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Acupuncture, even when done wrong, can help ease side-effects of cancer drugs

Dec. 27, 2013



Acupuncture can help alleviate side-effects of drugs often used to treat breast cancer, even if it's not done correctly, a new study has found.

Researchers from the University of Maryland Greenebaum Cancer Center in Baltimore recruited 47 breast cancer survivors taking an aromatase inhibitor — which stops the enzyme that produces estrogen in postmenopausal women — and for eight weeks, had half the women go for weekly acupuncture treatments, while the other half received a fake acupuncture treatment that involved non-penetrating, retractable needles placed on non-acupuncture points.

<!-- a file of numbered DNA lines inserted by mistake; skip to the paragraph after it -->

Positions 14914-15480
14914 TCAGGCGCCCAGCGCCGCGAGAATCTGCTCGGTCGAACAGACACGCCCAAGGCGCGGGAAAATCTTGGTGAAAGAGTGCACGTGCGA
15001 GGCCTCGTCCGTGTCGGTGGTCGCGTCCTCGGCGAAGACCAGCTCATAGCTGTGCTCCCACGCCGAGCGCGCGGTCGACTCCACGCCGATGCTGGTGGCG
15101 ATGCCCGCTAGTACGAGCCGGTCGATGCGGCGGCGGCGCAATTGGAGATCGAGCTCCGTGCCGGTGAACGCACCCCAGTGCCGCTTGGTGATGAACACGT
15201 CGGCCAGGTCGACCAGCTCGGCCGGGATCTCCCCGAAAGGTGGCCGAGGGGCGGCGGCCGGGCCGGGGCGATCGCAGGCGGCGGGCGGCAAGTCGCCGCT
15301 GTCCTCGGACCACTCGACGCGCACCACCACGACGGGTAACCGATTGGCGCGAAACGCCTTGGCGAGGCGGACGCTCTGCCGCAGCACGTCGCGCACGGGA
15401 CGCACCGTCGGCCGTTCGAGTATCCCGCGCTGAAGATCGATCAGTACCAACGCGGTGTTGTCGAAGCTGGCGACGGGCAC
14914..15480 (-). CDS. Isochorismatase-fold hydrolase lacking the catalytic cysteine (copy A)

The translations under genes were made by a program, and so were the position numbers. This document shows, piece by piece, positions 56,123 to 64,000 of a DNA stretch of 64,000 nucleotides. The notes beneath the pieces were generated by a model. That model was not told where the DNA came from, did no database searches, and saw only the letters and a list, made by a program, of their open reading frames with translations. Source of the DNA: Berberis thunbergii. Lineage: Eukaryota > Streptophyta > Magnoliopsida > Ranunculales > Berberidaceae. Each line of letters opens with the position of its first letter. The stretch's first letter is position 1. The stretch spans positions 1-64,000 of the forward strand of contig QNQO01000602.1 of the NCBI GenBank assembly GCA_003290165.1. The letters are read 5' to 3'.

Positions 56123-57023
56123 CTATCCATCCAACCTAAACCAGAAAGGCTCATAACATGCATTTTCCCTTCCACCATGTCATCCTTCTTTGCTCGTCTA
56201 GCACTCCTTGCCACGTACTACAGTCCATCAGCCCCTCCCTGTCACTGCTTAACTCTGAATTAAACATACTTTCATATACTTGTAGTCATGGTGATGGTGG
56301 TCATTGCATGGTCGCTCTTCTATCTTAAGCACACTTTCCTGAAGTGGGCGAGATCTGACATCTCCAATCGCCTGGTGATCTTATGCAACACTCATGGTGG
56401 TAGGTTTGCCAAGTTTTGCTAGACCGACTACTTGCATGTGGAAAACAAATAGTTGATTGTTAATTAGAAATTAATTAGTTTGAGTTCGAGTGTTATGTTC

All the women reported experiencing fewer symptoms, especially hot flashes. The study found, however, there was little difference between those who received actual acupuncture, and those whose therapy was a sham.

Still, the research is important because it shows acupuncture helps with side-effects without negatively affecting the patient, researcher Ting Bao said.

The study was published online Monday in the journal Cancer.

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